BOZEMAN — Kyle Risinger is the teacher, a student of the game himself who loves spending extra hours in his office going over the finer details of Montana State’s coverage schemes with the Bobcat secondary.
Mark Orphey is the chameleon, the glue that binds Montana State’s defensive backs together with his versatile personality, an essential trait in a room with players from a variety of different backgrounds.
Together, the 29-year-old Orphey and the 28-year-old Risinger are helping mentor an MSU group in the middle of a resurgence.
“I think both those guys have done a tremendous job,” Montana State third-year head coach Jeff Choate said. “Mark really connects with these guys on their level, can really be demanding with them but is not a yeller or a screamer. He’s a guy who will pull them in and do the sidebars with them and build their confidence and try to meet their needs so they feel comfortable. He works a lot on corner technique and you can see the development in all of our corners under Mark’s leadership.
“Kyle is a football junky. He is constantly watching film and bringing those guys in to his office to teach them on the board. If a kid wants to be good, they are going to have every opportunity because Kyle is willing and likes to put in the time.”
A secondary that featured current starter at Arizona State Demonte King at safety, current contributor for the Utah Utes Tre’Von Strong at cornerback, future NFL cornerback Bryson Keeton and FBS transfer safety Des Carter ranked near the bottom of the league in nearly every statistical pass defense category in 2015, Rob Ash’s last at the helm. MSU secured just three interceptions that fall, finishing 5-6 thanks in large part because of its porous defense.
Choate made a splash hire in former NFL starting defensive back Gerald Alexander as his secondary coach. The second round pick in the 2007 NFL Draft played five seasons in the NFL before a neck injury abruptly ended his career.
After spending one season at Indiana State, the brash, driven man every Bobcat called “GA” brought his unique blend of swagger, energy and football acumen to Choate’s coaching staff. He helped safety Bryson McCabe and cornerback John Walker earn All-Big Sky honors. His bravado was most accurately on display when he came out of the visiting locker room at Washington-Grizzly Stadium before MSU’s annual rivalry game against the hated Montana Grizzlies not wearing a shirt.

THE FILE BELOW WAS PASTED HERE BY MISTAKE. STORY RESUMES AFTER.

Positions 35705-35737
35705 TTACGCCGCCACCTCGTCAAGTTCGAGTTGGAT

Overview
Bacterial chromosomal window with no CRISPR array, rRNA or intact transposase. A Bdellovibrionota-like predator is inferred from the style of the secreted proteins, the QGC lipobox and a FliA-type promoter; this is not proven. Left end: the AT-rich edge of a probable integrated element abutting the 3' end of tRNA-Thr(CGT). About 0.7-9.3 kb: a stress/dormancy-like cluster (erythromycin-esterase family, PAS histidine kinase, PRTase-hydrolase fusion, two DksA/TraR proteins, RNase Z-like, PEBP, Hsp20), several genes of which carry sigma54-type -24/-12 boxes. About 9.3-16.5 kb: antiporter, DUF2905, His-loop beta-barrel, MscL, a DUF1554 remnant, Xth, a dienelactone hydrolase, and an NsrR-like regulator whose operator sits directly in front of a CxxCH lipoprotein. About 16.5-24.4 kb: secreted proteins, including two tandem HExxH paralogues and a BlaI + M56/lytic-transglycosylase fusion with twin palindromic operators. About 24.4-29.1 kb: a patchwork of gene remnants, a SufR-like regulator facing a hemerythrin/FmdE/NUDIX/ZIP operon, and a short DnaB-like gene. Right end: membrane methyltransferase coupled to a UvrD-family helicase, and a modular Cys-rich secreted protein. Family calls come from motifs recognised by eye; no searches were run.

And just like the shooting star that he is, Alexander was gone. After one season at MSU — a year in which he helped the Bobcats land talented recruits like current sophomore cornerbacks Jalen Cole and Tyrel Thomas along with redshirt freshmen twins Ty’Rese and Ty’Rhae Gibson — Alexander took a job on Justin Wilcox’s staff at Cal. Alexander was an All-Western Athletic Conference selection when Wilcox was the defensive coordinator at Boise State.
During GA’s only season in Bozeman, he was the coach for the entire MSU secondary, working with the corners and safeties. But Risinger, who was a graduate assistant at Indiana State with Alexander in 2015, was a defensive assistant who helped Alexander manage and coach the group.
When Alexander told Choate he was moving to the Pac 12, Choate knew he wanted to find someone who could relate to the players. He also knew he wanted to continue cultivating Risinger as a coach.
“One of the things when this whole thing came down and I knew I wanted to give Kyle an elevated role, move him to a full-time coach, I wanted to make sure whoever we hired to be the secondary coach would be able to work with him and was comfortable with him.
“I sat Mark down and said here’s the money, here’s the deal, here’s what we got going and then I said, ‘by the way, we aren’t going to split the room, you are going to have meetings together with another secondary coach.’
“Mark said he was interested in keeping Kyle here and learning from him, having him be around to help teach the scheme and the terminology to both him and continue teaching it to the players.”
The push to replace Alexander was a completive one, Choate said. The MSU head coach said he usually has a coach in mind given his five stops as an FBS assistant before taking his current job. This time, he brought in three candidates, “the only time I’ve brought in three jobs for any position on this staff,” Choate said.